India is lobbying hard for a non-permanent seat to the UN Security Council, when the Asia seat comes up for renewal at the end of next year, hoping to end a drought that would have lasted 18 years by the time elections are held in October 2010.
India's main rival for the Asia seat is Kazakhstan, which has never won a seat to the Security Council. India has already been elected six times, the last time as long ago in 1991-92, when the world was a completely different place.
The last time India sat on the Council, the Soviet Union was still a country and the first US invasion of Iraq was a taste of things to come in the new world order. As a non-permanent member at the time, India had little choice but to go along with the Security Council resolution sanctioning the Iraq invasion.
The Security Council consists of five veto-wielding permanent members -- US, Russia, China, UK and France -- and 10 non-permanent members, not allowed a veto but elected for two-year terms, from regions like Asia, Africa, eastern Europe, Latin America and the Caribbean, and western Europe.
An Indian win against Kazakhstan is also aimed at wiping out the nightmare of 1996, when India fought a hugely unequal contest against Japan for the Asian seat and was trounced 142-40, in favour of Japan.
Japan, the second highest donor to the UN and currently on the Security Council again, holds the honour of representing Asia as many as 10 times.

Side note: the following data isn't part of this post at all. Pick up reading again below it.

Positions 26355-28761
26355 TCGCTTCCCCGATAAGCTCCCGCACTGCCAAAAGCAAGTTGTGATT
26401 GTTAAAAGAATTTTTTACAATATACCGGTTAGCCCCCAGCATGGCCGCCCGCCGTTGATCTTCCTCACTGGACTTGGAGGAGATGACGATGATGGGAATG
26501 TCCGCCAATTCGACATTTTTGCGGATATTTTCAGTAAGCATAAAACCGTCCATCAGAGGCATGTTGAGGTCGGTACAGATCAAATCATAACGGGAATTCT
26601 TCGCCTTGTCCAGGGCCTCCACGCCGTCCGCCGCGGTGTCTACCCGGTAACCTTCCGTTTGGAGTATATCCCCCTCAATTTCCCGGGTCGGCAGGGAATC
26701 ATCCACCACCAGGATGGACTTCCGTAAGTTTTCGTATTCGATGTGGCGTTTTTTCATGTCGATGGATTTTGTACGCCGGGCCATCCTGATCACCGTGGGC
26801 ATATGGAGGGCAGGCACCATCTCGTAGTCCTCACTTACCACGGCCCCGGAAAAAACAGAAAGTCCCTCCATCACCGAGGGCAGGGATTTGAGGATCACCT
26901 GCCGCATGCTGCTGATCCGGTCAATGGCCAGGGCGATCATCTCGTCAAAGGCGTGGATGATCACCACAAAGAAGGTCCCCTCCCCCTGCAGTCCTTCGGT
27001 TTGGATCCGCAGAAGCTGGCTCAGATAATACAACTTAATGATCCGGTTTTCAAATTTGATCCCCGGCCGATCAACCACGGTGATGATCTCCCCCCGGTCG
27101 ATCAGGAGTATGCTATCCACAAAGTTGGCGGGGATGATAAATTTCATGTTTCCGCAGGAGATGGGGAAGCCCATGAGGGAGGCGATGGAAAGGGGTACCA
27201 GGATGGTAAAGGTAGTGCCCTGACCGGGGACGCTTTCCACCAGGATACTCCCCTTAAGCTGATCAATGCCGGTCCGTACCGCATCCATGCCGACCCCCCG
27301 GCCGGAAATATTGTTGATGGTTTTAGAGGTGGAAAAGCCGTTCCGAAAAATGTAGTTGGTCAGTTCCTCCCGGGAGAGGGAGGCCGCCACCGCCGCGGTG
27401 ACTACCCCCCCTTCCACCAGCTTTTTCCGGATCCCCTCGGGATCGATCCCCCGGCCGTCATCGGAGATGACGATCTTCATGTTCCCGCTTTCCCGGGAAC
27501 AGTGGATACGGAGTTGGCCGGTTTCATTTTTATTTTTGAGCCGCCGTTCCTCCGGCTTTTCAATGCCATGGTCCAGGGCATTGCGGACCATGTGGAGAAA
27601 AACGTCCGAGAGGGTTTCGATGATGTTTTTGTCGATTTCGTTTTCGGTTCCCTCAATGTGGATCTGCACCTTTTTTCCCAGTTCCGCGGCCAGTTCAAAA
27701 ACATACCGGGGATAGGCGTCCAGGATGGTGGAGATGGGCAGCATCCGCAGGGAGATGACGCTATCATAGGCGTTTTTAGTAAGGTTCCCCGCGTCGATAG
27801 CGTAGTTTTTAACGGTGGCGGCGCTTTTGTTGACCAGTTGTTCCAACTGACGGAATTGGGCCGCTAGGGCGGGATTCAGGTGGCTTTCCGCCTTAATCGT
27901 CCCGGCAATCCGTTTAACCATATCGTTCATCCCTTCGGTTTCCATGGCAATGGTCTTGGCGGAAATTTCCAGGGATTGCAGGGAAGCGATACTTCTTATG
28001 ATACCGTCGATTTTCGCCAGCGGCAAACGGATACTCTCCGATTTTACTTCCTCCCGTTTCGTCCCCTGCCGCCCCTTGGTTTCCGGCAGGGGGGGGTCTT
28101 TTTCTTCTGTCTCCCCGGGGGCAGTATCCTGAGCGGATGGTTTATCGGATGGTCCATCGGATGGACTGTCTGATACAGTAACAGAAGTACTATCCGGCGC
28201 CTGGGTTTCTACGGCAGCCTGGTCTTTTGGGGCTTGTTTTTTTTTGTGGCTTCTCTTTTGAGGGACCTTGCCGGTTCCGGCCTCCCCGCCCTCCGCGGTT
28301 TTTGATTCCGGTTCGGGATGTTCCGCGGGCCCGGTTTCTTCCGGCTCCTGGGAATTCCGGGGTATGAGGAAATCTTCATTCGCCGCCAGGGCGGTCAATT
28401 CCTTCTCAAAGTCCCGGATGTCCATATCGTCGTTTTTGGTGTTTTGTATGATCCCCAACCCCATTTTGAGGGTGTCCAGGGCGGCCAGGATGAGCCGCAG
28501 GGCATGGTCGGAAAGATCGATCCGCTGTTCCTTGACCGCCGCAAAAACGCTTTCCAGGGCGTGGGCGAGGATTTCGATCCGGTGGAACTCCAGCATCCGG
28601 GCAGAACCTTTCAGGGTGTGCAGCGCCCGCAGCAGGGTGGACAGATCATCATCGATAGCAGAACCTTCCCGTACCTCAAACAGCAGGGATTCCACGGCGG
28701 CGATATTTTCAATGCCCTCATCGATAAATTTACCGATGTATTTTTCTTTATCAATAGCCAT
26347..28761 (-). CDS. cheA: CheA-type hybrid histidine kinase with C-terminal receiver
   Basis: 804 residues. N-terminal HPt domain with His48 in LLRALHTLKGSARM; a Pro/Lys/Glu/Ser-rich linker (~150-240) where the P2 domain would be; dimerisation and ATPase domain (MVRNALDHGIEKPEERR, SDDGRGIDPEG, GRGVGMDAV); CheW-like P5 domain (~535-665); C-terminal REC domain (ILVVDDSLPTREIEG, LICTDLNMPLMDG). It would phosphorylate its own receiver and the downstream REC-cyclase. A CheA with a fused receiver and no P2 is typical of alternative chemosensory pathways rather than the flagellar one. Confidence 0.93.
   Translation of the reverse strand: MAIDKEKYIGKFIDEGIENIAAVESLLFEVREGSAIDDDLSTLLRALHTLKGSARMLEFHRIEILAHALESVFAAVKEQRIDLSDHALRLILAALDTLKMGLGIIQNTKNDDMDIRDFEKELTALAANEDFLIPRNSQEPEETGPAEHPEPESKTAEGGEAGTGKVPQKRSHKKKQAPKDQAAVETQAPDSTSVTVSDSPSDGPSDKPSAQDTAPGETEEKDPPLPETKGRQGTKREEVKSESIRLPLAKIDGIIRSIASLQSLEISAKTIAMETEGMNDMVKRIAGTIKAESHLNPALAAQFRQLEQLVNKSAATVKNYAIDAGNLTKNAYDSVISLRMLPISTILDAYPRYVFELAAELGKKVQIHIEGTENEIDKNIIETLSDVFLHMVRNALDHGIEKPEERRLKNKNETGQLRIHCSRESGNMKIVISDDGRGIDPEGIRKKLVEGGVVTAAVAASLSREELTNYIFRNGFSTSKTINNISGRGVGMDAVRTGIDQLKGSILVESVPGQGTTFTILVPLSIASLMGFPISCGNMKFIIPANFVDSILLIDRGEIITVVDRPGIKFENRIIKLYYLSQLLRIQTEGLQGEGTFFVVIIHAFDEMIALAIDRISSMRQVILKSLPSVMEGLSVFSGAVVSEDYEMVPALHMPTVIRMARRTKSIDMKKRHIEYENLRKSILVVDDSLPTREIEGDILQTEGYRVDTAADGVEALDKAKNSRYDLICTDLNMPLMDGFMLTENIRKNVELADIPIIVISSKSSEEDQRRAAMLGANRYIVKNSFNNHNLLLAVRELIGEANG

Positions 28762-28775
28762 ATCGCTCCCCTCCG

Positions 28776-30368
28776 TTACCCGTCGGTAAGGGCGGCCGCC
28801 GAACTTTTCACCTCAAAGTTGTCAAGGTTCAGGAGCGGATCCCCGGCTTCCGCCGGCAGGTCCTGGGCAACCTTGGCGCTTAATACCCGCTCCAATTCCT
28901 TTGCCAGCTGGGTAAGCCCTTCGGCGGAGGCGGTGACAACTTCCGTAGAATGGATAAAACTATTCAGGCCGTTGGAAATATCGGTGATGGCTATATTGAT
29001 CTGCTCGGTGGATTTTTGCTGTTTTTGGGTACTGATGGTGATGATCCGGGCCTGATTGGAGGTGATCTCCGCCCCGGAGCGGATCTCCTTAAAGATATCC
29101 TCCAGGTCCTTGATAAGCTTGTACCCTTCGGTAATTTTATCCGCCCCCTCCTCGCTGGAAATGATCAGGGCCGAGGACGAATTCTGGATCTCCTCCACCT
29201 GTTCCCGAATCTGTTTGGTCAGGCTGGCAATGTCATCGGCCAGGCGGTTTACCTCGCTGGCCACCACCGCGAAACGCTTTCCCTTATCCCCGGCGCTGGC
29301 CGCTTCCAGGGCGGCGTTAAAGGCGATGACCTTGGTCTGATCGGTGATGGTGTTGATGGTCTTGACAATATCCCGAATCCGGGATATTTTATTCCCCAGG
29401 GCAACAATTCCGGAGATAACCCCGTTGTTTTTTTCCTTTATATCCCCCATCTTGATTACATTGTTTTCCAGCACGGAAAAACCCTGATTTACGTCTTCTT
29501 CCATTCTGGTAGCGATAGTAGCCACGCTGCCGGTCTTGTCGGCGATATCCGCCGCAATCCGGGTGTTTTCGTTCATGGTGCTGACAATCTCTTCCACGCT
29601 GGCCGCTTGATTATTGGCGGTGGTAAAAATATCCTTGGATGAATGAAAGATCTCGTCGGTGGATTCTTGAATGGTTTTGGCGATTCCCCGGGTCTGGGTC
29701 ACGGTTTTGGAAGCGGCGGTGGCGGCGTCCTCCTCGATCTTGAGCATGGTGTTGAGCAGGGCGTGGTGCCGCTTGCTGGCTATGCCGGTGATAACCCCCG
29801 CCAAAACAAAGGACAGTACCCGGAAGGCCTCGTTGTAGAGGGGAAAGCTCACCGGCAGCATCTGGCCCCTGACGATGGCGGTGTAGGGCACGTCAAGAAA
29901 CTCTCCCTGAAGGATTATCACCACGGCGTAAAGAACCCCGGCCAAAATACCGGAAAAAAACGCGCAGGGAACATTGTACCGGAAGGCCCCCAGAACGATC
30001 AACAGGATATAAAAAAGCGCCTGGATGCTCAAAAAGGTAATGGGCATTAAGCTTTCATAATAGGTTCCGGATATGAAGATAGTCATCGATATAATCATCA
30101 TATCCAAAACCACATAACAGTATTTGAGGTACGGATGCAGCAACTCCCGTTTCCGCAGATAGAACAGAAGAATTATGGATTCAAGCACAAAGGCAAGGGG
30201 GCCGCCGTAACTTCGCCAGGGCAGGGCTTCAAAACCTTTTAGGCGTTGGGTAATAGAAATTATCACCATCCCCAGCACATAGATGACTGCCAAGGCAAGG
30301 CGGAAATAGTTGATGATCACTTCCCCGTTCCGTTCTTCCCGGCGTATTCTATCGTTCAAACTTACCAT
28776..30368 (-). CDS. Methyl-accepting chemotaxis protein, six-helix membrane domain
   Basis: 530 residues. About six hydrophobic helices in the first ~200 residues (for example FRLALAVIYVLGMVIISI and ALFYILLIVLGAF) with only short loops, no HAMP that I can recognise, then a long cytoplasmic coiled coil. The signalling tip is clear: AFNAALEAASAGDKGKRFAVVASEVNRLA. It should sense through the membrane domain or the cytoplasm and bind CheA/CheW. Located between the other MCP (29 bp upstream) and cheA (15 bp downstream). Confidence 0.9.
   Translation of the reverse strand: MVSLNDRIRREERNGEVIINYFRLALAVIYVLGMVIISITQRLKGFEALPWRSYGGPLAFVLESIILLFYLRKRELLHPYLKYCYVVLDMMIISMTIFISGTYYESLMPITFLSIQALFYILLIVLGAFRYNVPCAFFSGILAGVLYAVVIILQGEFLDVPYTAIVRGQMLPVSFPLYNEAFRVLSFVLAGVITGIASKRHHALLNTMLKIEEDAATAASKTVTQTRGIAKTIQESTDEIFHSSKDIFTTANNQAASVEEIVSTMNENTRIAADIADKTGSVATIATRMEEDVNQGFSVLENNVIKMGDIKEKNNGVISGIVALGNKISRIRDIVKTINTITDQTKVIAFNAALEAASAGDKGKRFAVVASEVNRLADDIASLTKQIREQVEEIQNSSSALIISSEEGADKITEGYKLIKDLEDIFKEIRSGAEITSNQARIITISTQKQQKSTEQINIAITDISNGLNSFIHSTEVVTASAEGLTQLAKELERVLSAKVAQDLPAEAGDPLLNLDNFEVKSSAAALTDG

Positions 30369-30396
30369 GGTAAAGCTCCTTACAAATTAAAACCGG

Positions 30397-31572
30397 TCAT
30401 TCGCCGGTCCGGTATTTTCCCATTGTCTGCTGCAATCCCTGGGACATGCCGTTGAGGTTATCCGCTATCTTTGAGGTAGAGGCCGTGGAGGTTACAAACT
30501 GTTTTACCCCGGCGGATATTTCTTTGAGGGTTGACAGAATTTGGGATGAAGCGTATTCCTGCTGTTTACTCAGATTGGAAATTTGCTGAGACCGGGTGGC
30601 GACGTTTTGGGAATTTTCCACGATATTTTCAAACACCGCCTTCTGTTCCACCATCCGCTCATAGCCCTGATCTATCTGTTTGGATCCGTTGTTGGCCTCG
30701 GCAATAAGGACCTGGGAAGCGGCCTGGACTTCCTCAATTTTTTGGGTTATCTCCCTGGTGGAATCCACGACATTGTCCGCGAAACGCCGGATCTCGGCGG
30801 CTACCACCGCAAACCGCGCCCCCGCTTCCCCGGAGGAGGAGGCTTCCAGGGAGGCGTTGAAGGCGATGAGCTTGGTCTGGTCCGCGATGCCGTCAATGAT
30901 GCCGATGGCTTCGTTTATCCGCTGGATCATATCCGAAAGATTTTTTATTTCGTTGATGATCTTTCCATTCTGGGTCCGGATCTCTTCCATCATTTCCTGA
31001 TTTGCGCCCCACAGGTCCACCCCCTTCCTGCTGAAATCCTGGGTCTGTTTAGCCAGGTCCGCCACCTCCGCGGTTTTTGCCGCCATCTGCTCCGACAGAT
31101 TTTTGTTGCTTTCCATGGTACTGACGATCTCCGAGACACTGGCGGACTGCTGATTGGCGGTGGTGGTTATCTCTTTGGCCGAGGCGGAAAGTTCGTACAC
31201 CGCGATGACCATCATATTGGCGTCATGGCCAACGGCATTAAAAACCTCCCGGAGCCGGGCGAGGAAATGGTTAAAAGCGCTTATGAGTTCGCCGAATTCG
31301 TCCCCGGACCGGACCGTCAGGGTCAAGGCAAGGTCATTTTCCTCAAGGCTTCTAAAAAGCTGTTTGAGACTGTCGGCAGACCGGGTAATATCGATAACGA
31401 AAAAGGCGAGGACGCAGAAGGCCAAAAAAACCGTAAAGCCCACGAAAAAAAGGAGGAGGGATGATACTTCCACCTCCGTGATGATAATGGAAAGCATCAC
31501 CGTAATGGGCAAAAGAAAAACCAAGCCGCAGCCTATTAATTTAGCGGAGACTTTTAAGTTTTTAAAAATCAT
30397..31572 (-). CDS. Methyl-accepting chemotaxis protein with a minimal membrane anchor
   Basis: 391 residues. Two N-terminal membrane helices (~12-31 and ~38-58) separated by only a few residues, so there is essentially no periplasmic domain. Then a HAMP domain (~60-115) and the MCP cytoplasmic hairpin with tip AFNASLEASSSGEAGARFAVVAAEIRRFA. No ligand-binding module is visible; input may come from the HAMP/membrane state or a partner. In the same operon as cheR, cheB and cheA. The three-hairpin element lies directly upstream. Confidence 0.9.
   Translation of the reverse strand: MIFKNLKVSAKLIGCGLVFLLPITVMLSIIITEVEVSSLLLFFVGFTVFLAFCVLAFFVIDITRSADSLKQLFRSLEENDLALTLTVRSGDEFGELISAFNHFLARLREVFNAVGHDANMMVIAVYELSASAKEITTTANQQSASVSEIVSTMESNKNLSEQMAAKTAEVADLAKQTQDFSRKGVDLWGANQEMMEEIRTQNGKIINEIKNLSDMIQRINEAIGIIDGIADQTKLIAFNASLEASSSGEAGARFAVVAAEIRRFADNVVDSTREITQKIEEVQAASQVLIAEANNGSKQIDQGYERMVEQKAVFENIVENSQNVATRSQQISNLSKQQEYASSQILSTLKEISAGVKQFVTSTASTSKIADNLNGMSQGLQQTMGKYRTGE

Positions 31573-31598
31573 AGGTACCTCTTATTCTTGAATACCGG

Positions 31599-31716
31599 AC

The Ministry of External Affairs (MEA), which had projected a huge victory for India in 1996, was stunned at the scale of its defeat. Today, more than 13 years later, with the campaign well underway for the last several months -- and with a full year to go -- it appears far more confident, but cautious.
Of the 192 voting countries in the UN General Assembly, Indian officials who spoke on the condition of anonymity said they had already got the support of "more than 100 countries."
The hope exists that Kazakhstan will withdraw its candidature when faced with overwhelming support for India, but clearly, no one's taking any chances. The upcoming UN General Assembly session will be used to lobby hard, underlining requests already made by Indian ambassadors worldwide, as well as by the prime minister and the external affairs minister to visiting dignitaries.
As many as three out of five permanent members, including Russia and France, are believed to have committed support to India.
Still, there remains a certain uncertainty over whether India should be expending its "political capital" over a non-permanent seat that has been variously described as a "toothless, anachronistic, archaic wonder," left over from the Cold War era.
Perhaps, part of the reason to go ahead with the contest two years ago was the realisation that the expansion of the UN Security Council was still some years away, and that the Permanent Five were never going to dilute their own veto power by sharing it. Then when (now minister of state for external affairs) Shashi Tharoor lost the race to UN Secretary-General in 2006, Delhi's dream of being at the helm of global affairs died quickly.
A large section of the political-security establishment believes that India shouldn't even bother. This "realist" school, which seeks to further India's national interest by cultivating friendships with big powers like the US, is dismissive about the "multi-lateral" school, which seeks to make friends irrespective of the influence nations wield.The BJP-led NDA governments (1998-2004), which took the decision to go nuclear in 1998, clearly believed in following a muscular approach to India's foreign policy. But the Congress-led UPA alliances have followed suit, sewing up the Indo-US deal with alacrity in the face of pressure from the Left parties and the BJP.